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Energy sector needs to diversify its market

Calgary Herald


Energy sector needs to diversify its market

More on Enbridge Liquid Pipelines president Steve Wuori’s speech in Calgary:

Enbridge has proposed its Northern Gateway project between Edmonton and Kitimat — a $5.5 billion, two parallel pipeline project of 1,900 kilometres — which would diversify the market to include Asia and the Pacific Rim markets.

Wuori said the project would be a “game-changer” for Canada because of the unlocking of various new markets — leading to a $2-3 barrel increase in oil, a $270-billion increase in national GDP over 30 years, 63,000 person years of employment during construction, $4.3 billion in labour-related costs and income for people, and about 1,150 long-term jobs once Northern Gateway is in operation.

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BP, ConocoPhillips Halt Proposed $35 Billion Alaska Gas-Pipeline Project: Bloomberg

Bloomberg

BP, ConocoPhillips Halt Proposed $35 Billion Alaska Gas-Pipeline Project

BP Plc  and ConocoPhillips dropped plans for a $35 billion Alaska natural-gas pipeline, once proposed to be the largest private construction project in U.S. history, because they didn’t get enough customer interest.

The companies will withdraw an application seeking federal approval to build a pipeline to bring gas from Alaska’s North Slope to U.S. and Canadian markets, according to a statement today…

Halting Denali leaves one competing pipeline proposal, backed by TransCanada Corp. (TRP) and Exxon Mobil Corp. (XOM), to bring 4.5 billion cubic feet of gas a day from Alaska’s North Slope… 

The two pipeline projects are not the only ways to sell North Slope gas, said Steve Rinehart, a spokesman for BP Alaska. Other options include liquefying the gas for transport to other markets by tanker, he said.

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Time to settle First Nations land claims: Financial Post

Diane Francis, columnist, Financial Post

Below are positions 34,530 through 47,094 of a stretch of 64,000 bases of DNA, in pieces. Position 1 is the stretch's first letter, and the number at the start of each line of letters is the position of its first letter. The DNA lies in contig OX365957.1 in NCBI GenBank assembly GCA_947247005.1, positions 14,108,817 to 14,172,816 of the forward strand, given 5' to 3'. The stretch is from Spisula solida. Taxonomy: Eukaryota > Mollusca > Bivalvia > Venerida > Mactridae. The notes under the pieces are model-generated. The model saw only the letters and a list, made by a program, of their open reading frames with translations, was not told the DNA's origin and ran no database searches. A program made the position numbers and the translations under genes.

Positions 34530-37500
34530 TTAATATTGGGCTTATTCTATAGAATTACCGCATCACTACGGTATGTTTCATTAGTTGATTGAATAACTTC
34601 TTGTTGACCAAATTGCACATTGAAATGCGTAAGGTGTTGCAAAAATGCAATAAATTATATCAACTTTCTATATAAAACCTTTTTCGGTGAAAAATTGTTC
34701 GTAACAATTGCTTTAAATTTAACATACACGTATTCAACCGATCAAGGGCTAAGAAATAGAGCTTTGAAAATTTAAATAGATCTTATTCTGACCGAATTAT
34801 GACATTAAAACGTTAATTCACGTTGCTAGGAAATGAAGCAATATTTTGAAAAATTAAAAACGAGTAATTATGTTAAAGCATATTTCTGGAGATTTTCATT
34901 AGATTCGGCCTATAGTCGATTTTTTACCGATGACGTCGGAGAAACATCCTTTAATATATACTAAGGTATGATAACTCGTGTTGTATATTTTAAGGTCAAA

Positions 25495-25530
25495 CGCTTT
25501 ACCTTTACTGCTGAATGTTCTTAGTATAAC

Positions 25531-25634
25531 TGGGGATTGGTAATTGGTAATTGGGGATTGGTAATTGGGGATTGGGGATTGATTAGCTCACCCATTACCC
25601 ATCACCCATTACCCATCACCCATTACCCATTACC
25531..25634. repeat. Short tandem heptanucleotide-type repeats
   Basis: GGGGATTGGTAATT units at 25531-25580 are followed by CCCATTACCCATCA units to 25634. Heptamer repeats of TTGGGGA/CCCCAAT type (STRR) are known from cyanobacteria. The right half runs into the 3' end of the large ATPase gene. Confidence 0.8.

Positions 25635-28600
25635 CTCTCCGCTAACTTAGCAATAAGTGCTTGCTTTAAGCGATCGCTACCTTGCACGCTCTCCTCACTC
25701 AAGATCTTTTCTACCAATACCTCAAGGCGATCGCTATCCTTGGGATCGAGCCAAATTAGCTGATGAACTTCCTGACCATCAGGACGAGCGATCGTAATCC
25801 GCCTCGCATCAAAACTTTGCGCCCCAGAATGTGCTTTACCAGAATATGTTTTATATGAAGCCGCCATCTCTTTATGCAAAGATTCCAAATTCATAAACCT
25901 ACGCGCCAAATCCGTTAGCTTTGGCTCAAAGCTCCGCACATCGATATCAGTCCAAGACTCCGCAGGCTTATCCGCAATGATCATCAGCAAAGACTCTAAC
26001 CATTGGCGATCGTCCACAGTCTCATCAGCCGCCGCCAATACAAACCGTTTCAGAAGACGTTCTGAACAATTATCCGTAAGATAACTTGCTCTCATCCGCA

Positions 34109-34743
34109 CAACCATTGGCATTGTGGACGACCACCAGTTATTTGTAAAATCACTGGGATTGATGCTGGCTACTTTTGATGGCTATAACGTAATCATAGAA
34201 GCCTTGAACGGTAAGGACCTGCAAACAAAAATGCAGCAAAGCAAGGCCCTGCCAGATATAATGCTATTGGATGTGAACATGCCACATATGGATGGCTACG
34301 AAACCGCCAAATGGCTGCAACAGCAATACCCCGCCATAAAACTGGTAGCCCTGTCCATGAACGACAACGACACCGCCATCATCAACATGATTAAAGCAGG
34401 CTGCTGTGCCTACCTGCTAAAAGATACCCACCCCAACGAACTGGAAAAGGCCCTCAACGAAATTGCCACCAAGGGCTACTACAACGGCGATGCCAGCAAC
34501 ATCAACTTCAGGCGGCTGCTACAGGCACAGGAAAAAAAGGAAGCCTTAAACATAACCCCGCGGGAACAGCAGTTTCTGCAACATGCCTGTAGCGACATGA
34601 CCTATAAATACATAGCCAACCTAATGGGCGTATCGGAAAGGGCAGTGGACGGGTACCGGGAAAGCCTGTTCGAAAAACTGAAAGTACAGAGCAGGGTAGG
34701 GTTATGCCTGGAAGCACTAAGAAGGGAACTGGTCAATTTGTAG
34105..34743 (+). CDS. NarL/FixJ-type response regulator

Time to settle First Nations land claims

The time has come for Canada and the provinces to make timely and responsible resource development the country’s number one national interest. This represents a policy priority that has never existed but is absolutely essential today to protect Canadian living standards and rights.

To date, Canada has behaved like a patchwork quilt of special interests and various levels of government whose leaders have bobbed and weaved but never devised a just or swift means of settling, or rejecting, land claims by First Nations…..

This week, the opening shot of what could be a monumental battle was fired when First Nations representatives from British Columbia came to warn Big Oil in Calgary that they would obstruct any linkage to Asia via pipelines, and presumably, rail lines, through their territory. If joined by others, and this is a given, their obstructionism for gain, or ideology, will financially damage landlocked Alberta, the prairies, the North and therefore the living standards of all Canadians.

Frankly, I don’t blame First Nations for obstructing development because they face a politicized and dysfunctional court system that never settles, never seems to reject new claims, never deals with any expeditiously and never imposes a deadline on requests.

Editor’s note: Read the quote from Financial Post business columnist Diane Francis carefully. In the key paragraph quoted here, she mentions the economy of Alberta, the prairies and the North. Somehow she neglected to mention the economy of the British Columbia, and the impact of the proposed Enbridge Northern Gateway pipeline, for good or ill on BC. A conservative columnist, Francis, seems to assume that First Nations are against the pipeline simply for gain or “ideology,” and that settling Land Claims will lead to the construction of the pipeline,